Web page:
Patient Protection and Affordable Care A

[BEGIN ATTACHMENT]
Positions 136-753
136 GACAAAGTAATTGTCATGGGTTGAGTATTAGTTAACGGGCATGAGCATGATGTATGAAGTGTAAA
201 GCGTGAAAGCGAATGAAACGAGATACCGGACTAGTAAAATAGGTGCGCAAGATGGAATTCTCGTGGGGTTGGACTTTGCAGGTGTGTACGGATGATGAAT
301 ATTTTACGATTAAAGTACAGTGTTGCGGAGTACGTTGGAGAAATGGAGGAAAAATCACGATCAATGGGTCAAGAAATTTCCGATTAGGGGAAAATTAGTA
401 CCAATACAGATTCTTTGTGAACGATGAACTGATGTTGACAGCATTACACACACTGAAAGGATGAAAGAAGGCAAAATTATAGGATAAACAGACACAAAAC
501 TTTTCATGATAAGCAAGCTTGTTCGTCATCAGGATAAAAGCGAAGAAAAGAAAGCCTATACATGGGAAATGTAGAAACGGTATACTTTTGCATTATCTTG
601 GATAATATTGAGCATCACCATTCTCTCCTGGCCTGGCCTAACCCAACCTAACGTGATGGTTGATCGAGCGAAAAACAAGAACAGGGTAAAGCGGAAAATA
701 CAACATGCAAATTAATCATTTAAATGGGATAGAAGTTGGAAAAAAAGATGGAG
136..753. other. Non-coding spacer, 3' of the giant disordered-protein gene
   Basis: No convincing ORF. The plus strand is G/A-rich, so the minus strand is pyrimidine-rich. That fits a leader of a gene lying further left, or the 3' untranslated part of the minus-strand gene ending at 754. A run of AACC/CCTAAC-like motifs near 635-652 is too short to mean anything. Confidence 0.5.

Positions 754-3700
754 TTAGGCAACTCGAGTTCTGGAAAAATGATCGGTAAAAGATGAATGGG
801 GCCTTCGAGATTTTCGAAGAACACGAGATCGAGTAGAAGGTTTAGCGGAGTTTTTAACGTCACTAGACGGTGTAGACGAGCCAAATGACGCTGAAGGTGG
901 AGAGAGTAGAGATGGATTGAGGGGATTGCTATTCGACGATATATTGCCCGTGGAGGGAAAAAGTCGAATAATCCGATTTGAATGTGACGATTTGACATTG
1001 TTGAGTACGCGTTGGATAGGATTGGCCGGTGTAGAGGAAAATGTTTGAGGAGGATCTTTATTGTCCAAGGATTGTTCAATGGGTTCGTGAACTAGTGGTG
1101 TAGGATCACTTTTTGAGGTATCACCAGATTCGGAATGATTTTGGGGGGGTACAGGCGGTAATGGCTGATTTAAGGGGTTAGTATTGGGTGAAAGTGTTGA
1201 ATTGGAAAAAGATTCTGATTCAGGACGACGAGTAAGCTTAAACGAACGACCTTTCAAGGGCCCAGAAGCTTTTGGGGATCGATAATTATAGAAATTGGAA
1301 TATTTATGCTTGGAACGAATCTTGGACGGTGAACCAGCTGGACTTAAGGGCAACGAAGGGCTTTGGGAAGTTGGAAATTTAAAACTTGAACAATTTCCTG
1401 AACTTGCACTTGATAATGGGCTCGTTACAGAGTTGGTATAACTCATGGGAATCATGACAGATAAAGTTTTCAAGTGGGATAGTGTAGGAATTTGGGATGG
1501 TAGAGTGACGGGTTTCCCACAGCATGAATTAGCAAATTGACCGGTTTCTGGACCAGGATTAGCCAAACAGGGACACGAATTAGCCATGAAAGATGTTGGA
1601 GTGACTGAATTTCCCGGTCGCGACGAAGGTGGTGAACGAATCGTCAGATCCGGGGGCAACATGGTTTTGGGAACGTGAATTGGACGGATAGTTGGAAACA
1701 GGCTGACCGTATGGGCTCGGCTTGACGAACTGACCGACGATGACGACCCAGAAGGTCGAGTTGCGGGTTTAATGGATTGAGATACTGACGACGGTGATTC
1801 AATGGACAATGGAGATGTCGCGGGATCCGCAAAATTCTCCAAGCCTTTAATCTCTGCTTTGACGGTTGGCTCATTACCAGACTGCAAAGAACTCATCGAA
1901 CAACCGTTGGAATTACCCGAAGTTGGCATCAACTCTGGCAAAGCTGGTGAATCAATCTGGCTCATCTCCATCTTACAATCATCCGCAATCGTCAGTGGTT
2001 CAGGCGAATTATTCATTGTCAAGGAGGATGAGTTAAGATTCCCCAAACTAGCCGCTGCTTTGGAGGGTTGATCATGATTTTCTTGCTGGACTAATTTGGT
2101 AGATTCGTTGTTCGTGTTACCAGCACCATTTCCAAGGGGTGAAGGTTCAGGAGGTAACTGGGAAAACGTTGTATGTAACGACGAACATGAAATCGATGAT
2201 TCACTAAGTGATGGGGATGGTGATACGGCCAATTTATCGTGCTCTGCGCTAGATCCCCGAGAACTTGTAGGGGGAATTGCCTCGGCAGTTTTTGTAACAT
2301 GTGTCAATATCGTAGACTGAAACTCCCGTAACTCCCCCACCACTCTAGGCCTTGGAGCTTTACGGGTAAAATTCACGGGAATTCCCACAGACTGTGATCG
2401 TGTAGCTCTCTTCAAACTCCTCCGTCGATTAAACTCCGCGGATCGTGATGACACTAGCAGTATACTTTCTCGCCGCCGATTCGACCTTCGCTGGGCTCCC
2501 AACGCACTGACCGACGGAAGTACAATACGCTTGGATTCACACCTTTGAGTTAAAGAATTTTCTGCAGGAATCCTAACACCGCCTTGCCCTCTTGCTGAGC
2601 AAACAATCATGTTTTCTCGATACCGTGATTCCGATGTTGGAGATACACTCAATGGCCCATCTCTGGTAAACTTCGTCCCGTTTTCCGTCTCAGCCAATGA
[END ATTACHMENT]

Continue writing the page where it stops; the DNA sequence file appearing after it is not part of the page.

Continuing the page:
The Patient Protection and Affordable Care Act, often shortened to the Affordable Care Act (ACA) or nicknamed Obamacare, is a United States federal statute enacted by the 111th United States Congress and signed into law by President Barack Obama on March 23, 2010. The term "Obamacare" was first used by opponents, then reappropriated by supporters, and eventually used by President Obama himself. Together with the Health Care and Education Reconciliation Act of 2010 amendment, it represents the U.S. healthcare system's most significant regulatory overhaul and expansion of coverage since the passage of Medicare and Medicaid in 1965. The ACA's major provisions came into force in 2014. By 2016, the uninsured share of the population had roughly halved, with estimates ranging from 20–24 million additional people covered during 2016. The increased coverage was due, roughly equally, to an expansion of Medicaid eligibility and to major changes to individual insurance markets. Both involved new spending, funded through a combination of new taxes and cuts to Medicare provider rates and Medicare Advantage. Several Congressional Budget Office reports said that overall these provisions reduced the budget deficit, that repealing the ACA would increase the deficit, and that the law reduced income inequality by taxing primarily the top 1% to fund roughly $600 in benefits on average to families in the bottom 40% of the income distribution. The law also enacted a host of delivery system reforms intended to constrain healthcare costs and improve quality. After the law went into effect, increases in overall healthcare spending slowed, including premiums for employer-based insurance plans.
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